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ArgMeMatey

join:2001-08-09
Milwaukee, WI
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Re-roofing with existing skylights

I'm looking for your experiences, dos and don'ts, if you already had skylights or roof windows and then had your house re-roofed. I'm putting together some specs so I can communicate to contractors what I need done, but I have no experience in roofing whatsoever.

Can decent quality skylights simply be reset and re-flashed? I have three Velux VS106 windows and one FS106 fixed skylight that I installed in 1999. Never had any leaks or problems with the Velux step flashing and I am guessing that they would still have flashing kits available for these units.

The house has three layers of roofing, (i.e. 1920s, 1950s, 1982) so due to that thickness, I had to mount the Veluxes on the first layer of cedar shingles, rather than the top two layers of asphalt. I assume that after the tear-off, they'll need to be re-set and likely some interior work on the sheetrock will be needed.

The roof is pitched 9/12 with one dormer, one eyebrow, one chimney, and no venting. The rafters are 24" OC and the roof boards are 1x6 spaced 1/2" to 1".

I am sure my house is looking forward to losing a few thousand pounds. Thanks for any advice and suggestions.
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tschmidt
Premium,MVM
join:2000-11-12
Milford, NH
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We have a Velux opening skylight that was installed when we reroofed a few years ago so have no direct experience reusing an old one.

That being said I see no reason why it cannot be removed and reset with the new shingles. Will probably need to remove and replace interior trim since the window will sit lower then before. The flashing that came with ours matches the finish. Not sure how flashing is retained but if it is in good shape probably even be able to reuse it if the old shingles are carefully removed. Have you swung by the Velux site? Do they sell a reflashing kit?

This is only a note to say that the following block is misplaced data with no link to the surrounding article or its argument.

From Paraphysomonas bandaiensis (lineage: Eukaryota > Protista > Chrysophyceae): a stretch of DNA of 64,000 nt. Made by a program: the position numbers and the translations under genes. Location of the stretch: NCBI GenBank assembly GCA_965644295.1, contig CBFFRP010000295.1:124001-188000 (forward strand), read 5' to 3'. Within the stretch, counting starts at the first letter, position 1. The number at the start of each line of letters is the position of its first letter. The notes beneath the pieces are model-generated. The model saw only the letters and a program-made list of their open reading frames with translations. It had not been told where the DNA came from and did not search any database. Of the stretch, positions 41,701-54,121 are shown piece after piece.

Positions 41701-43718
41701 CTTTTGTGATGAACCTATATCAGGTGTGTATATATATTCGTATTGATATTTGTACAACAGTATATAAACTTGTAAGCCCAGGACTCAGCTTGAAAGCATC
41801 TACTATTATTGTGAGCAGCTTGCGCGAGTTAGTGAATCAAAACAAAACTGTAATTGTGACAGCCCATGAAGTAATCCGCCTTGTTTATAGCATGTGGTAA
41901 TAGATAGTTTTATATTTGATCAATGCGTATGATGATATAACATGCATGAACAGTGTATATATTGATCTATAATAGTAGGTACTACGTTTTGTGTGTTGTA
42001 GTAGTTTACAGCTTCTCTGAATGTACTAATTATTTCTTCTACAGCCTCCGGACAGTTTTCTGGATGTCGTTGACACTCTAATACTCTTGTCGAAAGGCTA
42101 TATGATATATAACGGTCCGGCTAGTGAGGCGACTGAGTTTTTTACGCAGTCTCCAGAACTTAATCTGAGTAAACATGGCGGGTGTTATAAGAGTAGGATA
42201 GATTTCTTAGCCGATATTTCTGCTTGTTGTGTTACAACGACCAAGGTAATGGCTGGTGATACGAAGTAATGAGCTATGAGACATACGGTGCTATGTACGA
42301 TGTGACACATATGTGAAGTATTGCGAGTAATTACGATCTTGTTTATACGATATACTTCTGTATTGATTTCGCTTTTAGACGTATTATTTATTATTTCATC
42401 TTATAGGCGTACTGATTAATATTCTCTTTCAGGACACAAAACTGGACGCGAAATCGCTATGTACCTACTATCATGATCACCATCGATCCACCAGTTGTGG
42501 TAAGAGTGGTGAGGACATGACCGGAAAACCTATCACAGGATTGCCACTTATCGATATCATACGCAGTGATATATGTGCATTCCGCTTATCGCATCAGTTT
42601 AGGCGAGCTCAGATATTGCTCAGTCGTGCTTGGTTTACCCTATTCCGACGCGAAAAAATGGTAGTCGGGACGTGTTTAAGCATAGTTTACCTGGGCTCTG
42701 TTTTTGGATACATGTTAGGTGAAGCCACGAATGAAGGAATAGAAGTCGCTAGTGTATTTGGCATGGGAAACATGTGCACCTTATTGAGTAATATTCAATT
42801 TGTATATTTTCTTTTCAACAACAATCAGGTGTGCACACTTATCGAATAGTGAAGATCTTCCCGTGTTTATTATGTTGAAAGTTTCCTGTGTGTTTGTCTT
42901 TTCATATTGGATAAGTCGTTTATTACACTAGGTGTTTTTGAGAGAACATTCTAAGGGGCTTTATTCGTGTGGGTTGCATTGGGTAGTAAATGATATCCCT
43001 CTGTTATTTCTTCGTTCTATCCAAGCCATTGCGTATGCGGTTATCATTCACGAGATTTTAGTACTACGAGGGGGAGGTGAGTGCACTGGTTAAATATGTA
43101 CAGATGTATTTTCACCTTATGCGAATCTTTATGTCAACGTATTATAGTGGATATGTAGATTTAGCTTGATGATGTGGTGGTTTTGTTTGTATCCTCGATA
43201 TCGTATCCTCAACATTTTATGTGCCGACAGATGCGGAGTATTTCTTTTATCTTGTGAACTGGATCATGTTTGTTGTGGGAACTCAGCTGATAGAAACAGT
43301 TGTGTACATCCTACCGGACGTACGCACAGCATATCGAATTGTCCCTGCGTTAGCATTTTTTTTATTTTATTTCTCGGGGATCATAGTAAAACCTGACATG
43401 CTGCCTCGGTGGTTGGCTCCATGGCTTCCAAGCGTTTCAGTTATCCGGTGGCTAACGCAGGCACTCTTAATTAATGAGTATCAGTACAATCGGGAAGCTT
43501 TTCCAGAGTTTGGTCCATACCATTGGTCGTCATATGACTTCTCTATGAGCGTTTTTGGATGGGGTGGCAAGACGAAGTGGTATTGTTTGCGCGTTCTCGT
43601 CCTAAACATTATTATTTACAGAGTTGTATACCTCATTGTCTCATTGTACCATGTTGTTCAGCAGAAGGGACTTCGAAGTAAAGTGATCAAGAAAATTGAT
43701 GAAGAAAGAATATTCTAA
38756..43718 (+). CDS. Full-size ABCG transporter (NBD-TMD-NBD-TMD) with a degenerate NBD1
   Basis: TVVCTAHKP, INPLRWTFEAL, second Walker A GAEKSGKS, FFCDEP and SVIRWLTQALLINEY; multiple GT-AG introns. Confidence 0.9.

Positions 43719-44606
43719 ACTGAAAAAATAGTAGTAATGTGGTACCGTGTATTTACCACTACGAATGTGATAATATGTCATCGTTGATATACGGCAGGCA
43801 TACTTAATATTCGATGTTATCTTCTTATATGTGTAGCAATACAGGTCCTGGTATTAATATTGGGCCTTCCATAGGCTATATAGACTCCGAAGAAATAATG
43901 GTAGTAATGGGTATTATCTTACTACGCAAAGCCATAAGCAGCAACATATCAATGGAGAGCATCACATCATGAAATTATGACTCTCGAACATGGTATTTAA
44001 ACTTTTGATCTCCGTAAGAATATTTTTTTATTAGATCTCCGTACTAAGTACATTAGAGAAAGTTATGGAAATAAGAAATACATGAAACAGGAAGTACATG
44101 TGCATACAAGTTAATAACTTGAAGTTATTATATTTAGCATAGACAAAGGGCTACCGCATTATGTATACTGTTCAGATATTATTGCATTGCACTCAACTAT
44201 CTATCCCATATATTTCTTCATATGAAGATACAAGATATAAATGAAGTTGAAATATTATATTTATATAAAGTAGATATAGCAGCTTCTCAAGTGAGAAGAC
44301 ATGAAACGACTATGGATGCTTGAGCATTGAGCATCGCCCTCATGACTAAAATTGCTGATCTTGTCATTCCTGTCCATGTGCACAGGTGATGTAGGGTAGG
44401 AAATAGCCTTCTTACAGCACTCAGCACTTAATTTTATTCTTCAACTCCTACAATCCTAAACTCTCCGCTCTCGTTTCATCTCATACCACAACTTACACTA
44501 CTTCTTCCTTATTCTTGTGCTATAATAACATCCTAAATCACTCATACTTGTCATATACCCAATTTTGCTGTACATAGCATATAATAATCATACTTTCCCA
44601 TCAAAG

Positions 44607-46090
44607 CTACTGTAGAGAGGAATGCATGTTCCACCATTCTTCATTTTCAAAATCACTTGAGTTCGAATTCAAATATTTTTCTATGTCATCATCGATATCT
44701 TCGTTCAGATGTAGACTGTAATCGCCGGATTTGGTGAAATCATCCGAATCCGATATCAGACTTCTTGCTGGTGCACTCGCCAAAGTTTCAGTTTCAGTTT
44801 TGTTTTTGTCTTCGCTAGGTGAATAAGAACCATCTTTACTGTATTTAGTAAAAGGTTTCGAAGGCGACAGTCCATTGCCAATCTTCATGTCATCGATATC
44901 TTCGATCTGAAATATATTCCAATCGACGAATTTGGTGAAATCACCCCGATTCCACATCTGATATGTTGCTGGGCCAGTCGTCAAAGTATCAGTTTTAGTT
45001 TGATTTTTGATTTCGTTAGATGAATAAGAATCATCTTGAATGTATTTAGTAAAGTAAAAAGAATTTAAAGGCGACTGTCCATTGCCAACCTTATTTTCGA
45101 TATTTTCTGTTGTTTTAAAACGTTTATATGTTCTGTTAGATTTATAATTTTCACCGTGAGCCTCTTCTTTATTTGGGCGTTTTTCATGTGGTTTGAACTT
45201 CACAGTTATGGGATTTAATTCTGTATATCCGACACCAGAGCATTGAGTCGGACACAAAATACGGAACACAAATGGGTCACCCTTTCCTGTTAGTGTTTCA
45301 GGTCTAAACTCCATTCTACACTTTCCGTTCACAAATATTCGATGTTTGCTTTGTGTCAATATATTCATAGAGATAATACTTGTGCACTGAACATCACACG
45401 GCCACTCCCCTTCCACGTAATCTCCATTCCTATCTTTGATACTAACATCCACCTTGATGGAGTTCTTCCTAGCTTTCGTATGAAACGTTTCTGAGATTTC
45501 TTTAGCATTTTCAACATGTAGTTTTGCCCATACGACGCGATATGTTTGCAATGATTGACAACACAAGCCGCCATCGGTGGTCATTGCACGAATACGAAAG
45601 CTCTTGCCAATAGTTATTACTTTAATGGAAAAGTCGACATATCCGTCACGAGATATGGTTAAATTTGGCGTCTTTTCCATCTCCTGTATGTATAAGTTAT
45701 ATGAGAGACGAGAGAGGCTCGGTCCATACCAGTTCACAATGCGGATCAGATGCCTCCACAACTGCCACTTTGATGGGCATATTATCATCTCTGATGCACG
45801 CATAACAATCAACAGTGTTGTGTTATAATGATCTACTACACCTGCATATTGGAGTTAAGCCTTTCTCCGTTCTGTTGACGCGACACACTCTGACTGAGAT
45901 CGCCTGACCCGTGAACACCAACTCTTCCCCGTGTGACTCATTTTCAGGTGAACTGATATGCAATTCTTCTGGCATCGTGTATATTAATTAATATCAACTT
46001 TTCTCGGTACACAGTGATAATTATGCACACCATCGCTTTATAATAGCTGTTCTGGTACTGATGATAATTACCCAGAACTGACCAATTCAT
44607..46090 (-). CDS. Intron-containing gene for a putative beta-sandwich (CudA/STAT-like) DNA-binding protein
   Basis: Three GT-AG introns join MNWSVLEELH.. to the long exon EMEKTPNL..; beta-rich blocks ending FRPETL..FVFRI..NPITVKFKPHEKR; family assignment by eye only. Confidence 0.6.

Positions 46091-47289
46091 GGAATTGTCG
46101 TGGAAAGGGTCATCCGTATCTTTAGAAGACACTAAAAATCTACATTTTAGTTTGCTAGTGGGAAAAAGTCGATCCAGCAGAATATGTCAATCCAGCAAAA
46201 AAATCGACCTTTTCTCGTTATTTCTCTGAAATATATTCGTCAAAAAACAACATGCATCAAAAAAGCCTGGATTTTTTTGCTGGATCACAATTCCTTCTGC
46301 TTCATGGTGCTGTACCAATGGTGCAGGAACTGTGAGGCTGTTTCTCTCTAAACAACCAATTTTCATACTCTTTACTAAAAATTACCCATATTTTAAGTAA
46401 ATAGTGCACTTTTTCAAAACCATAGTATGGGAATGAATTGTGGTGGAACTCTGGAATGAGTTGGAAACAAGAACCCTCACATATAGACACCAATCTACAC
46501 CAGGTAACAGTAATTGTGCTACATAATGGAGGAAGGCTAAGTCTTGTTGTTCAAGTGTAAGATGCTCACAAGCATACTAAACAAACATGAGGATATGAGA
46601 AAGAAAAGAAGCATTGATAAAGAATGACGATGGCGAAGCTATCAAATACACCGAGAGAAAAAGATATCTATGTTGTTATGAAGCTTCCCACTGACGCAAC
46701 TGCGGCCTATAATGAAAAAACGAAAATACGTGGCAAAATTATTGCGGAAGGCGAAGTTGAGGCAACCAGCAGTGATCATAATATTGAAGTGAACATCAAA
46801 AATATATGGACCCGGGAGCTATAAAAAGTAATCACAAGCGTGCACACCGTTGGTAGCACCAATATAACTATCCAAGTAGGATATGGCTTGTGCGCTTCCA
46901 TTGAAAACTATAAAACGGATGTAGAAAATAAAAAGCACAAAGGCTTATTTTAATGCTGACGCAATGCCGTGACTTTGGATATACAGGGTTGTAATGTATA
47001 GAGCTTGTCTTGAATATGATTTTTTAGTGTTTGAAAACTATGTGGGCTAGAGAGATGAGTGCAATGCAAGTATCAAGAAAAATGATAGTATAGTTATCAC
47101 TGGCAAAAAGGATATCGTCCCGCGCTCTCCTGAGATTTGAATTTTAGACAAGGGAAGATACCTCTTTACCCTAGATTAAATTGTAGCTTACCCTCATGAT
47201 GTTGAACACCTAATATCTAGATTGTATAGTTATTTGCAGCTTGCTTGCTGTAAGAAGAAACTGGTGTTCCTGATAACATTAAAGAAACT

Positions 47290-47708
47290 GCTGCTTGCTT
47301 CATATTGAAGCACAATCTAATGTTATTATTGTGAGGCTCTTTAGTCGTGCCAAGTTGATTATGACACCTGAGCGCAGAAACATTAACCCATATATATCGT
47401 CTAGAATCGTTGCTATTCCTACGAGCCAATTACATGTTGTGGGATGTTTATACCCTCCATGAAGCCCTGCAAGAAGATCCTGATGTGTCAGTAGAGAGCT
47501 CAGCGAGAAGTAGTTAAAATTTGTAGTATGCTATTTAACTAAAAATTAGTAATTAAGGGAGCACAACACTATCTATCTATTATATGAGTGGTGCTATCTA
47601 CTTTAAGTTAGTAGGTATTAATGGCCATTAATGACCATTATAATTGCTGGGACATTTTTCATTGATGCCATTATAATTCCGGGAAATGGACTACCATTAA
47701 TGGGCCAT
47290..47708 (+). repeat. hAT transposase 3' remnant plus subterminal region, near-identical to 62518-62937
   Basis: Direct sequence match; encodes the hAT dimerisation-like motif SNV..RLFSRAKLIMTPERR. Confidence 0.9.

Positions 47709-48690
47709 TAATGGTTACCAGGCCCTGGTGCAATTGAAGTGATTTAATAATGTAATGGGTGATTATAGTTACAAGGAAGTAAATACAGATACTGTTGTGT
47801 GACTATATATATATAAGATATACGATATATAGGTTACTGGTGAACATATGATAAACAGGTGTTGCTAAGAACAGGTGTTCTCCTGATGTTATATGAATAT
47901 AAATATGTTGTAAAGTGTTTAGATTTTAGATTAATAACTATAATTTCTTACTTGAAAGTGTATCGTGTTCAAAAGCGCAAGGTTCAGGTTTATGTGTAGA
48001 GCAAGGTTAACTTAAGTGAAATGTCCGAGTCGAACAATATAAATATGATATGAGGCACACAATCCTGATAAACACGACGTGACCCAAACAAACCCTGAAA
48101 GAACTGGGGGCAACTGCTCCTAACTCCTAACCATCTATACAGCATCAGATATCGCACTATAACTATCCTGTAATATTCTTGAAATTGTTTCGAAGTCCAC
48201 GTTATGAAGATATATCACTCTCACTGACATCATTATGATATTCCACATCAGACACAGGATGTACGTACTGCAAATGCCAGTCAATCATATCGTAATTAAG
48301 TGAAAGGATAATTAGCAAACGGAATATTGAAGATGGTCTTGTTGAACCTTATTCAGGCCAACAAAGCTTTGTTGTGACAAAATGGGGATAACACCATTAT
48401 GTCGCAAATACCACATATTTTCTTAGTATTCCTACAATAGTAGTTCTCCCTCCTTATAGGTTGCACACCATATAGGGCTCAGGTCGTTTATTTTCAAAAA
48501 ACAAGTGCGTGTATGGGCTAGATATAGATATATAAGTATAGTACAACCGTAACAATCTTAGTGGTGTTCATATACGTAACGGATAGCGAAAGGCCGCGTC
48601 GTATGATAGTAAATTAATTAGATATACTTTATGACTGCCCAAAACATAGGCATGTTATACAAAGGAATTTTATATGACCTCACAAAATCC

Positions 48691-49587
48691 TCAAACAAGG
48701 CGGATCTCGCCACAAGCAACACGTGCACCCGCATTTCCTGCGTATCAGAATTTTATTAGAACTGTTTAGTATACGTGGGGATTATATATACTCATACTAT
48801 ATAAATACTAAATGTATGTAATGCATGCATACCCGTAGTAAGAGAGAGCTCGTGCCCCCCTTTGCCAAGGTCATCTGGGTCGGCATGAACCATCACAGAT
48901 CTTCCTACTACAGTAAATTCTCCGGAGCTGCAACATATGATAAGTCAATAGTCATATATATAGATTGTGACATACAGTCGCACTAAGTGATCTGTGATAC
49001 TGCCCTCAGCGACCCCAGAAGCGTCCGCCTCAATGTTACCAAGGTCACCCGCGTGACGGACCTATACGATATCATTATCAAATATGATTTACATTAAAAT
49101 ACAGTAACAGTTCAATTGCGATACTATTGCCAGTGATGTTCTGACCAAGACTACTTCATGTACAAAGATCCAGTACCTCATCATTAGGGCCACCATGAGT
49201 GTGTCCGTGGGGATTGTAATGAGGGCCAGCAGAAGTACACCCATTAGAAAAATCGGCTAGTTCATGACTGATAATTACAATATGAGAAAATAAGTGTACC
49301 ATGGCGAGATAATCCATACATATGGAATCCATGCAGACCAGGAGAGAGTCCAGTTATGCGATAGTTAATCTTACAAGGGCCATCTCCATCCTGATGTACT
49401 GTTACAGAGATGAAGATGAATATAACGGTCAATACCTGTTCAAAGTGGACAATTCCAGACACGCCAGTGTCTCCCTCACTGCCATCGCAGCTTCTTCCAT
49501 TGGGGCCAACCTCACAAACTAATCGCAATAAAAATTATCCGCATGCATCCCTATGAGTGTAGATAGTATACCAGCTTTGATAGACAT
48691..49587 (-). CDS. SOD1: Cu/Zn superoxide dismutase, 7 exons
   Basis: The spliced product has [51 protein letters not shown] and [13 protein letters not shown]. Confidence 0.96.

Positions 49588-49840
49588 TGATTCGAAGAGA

/tom


Jtmo
Premium
join:2001-05-20
Novato, CA
reply to ArgMeMatey
1. Contractor will place plastic sheeting taped to the building to capture debris that gets away.
2. Contractor will place blocks inside of gutter where a ladder is used to reduce 'oil can' effect.
3. Per sheet cost of sheathing if needed.
4. Per foot cost of any new trim (apples to apples between vendors)
5. Do your research, pick the shingle manufacturer, warranty, color, substrates (Weatherstopper etc.) you want. This allows apples to apples comparision again.
6. Extra labor costs per hour
7. Type and cost per foot of any gutter replaced (painted) with 3 inch downspout not 1.5 inch hole in gutter. Specify bottom or rear exit.
8. Preferably you pay the supply house to avoid any mechanics leins if the contractor does not pay.
9. Check state website for licensing issues.
10. $1M insurance, including workmens comp.
11. Yes, you can modify standard contract language if needed.
12. Contractor will supply permit at cost plus 15%
13. Type of roof vent, chimney cap, costs. Painted

Skylights should be good, the flashing is tough stuff. But, you are right, they will be lower when you remove the cedar. Could run you some hours to reset them depending on how many and what they find.


Jtmo
Premium
join:2001-05-20
Novato, CA
14. Contractor will use magnet broom to remove all nails/staples. Also, contractor will not use staples on new roof. Pipe flashings will have rubber grommet screws on exposed area.


ArgMeMatey

join:2001-08-09
Milwaukee, WI
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said by Jtmo: